Washington, D.C. The Commerce Department said Friday that consumer spending edged up in July with help from the Cash for Clunkers program, but household incomes were flat.
Consumer spending, which will be the major determiner for assessing when the economy will emerge from the recession, rose 0.2% in July, matching economists’ expectations. Personal incomes were unchanged, however, not meeting the expected 0.2% gain.
With incomes flat in July as spending rose, the personal-savings rate dipped slightly to 4.2% from 4.5% in June. The savings rate was 2.6% a year ago.
Economists expect the savings rate to rise in coming months to about 6% as workers try to rebuild savings.
The modest rise in spending last month followed a 0.6% jump in June, a gain driven by a surge in gasoline prices. Adjusting for inflation, spending rose 0.2% in July and 0.1% in June.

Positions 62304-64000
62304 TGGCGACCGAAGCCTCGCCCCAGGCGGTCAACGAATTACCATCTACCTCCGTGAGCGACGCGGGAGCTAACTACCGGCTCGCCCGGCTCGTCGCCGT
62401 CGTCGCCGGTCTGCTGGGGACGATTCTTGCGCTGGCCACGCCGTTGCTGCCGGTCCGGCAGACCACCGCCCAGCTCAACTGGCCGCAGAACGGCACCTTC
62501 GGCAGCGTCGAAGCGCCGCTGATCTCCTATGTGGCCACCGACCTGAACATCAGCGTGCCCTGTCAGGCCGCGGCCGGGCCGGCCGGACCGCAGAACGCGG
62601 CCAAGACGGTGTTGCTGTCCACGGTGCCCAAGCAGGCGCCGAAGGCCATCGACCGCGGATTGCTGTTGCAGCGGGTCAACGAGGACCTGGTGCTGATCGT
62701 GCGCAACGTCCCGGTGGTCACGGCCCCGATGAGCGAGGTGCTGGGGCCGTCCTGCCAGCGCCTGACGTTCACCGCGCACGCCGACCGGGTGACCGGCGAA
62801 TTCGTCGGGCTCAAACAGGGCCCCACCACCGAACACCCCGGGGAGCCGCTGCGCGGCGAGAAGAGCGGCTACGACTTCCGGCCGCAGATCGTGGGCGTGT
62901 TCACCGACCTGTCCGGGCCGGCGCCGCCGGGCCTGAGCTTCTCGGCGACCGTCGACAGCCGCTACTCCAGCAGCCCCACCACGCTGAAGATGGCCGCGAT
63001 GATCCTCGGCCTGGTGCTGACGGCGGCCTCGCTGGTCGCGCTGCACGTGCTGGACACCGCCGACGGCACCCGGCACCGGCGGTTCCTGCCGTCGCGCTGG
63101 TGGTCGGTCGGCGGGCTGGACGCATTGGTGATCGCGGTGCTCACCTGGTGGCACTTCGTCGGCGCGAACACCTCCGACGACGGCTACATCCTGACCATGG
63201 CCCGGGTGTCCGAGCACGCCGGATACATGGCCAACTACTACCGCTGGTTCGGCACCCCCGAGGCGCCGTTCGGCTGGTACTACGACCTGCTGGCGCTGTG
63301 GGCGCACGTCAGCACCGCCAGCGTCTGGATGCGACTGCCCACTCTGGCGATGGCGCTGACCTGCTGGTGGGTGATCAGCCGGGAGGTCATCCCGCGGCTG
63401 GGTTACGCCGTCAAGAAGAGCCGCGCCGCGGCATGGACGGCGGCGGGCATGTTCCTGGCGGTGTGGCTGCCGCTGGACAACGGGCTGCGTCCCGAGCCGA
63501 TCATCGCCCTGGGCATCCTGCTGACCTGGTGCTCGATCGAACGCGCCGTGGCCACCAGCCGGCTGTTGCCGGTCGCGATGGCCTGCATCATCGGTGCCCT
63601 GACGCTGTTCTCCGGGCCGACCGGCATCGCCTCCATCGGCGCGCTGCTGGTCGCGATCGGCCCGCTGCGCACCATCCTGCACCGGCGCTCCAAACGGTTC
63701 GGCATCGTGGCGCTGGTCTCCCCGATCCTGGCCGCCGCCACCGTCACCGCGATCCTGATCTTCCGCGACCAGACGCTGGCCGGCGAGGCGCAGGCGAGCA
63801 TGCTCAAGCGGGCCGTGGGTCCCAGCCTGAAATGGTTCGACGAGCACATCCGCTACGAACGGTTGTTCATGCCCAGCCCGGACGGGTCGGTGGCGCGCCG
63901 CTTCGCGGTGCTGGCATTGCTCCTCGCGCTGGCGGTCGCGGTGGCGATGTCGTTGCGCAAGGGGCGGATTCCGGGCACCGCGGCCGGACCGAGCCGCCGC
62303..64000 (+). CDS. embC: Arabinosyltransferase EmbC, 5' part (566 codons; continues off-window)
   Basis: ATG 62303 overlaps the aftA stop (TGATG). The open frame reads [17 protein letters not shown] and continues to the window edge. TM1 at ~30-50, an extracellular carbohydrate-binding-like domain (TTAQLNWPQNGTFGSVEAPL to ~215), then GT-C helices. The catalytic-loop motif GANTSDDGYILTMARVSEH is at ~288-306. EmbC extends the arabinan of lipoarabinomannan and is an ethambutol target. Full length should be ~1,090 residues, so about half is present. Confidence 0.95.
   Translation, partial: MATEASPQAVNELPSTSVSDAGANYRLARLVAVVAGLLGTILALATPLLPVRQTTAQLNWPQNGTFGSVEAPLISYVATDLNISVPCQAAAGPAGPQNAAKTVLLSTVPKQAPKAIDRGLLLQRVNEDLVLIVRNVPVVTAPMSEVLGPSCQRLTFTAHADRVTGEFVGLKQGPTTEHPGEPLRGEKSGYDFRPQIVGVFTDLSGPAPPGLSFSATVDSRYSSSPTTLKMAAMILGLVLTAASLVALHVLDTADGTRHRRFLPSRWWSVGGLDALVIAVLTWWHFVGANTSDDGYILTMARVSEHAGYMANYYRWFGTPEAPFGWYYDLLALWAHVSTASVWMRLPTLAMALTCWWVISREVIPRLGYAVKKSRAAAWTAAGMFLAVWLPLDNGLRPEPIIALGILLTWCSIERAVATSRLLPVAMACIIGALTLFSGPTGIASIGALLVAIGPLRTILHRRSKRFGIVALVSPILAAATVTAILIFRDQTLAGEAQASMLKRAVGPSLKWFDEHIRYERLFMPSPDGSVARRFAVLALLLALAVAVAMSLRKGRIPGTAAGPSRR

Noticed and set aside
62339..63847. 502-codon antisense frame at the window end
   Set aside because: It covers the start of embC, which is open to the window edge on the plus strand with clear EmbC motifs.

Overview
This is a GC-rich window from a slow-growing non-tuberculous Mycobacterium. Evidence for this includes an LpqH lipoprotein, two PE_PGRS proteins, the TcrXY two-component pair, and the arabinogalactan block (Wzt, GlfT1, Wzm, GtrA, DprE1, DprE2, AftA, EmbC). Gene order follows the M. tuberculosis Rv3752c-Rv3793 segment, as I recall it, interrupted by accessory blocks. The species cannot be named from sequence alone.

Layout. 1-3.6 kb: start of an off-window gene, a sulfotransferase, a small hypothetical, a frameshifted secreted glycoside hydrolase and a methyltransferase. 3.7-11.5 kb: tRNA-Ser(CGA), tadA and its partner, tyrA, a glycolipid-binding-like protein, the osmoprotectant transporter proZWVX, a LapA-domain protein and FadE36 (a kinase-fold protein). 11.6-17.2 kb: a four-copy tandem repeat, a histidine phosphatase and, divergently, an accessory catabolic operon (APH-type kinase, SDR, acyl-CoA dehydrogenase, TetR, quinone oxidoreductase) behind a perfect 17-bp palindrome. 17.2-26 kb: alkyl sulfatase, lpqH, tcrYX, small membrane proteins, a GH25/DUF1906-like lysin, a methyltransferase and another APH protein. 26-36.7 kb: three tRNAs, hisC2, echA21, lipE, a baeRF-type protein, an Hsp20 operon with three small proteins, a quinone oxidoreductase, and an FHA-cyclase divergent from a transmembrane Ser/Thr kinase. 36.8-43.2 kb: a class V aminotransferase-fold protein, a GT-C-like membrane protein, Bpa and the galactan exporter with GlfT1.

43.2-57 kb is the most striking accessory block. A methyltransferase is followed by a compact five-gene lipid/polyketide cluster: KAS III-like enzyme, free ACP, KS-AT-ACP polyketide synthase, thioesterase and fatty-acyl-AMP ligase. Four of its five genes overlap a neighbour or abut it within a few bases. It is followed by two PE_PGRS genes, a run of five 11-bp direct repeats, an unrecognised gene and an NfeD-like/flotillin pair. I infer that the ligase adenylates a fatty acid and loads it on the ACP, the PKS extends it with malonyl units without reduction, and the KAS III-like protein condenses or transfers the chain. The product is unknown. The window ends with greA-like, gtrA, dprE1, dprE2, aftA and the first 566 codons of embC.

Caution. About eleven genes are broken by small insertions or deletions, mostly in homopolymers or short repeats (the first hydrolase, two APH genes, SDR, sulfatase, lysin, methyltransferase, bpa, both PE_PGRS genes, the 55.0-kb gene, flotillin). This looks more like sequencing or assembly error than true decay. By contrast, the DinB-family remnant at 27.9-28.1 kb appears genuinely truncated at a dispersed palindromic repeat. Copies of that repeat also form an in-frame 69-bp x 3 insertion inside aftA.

The slight rise in spending reflected a 1.3% jump in purchases of durable goods such as cars, a gain propelled by the clunkers program that started at the end of July. Purchases of nondurable goods such as clothing actually fell 0.3% last month.
Economists fear that consumer spending, which accounts for 70% of economic activity, may not be strong enough to propel a sustained recovery from the longest recession since World War II.
Many economists believe GDP in the current July-September quarter will rebound to growth above 3.0% and remain at that level in the fourth quarter.
But concerns that economic growth will slip back in the early part of 2010 remain, as the impact of the government programs fade and unemployment rises. The 9.4% jobless rate in July is expected to edge up to 9.5% in August and keep rising until it tops 10%.
That will be a tough environment to see strong gains in consumer spending, say economists.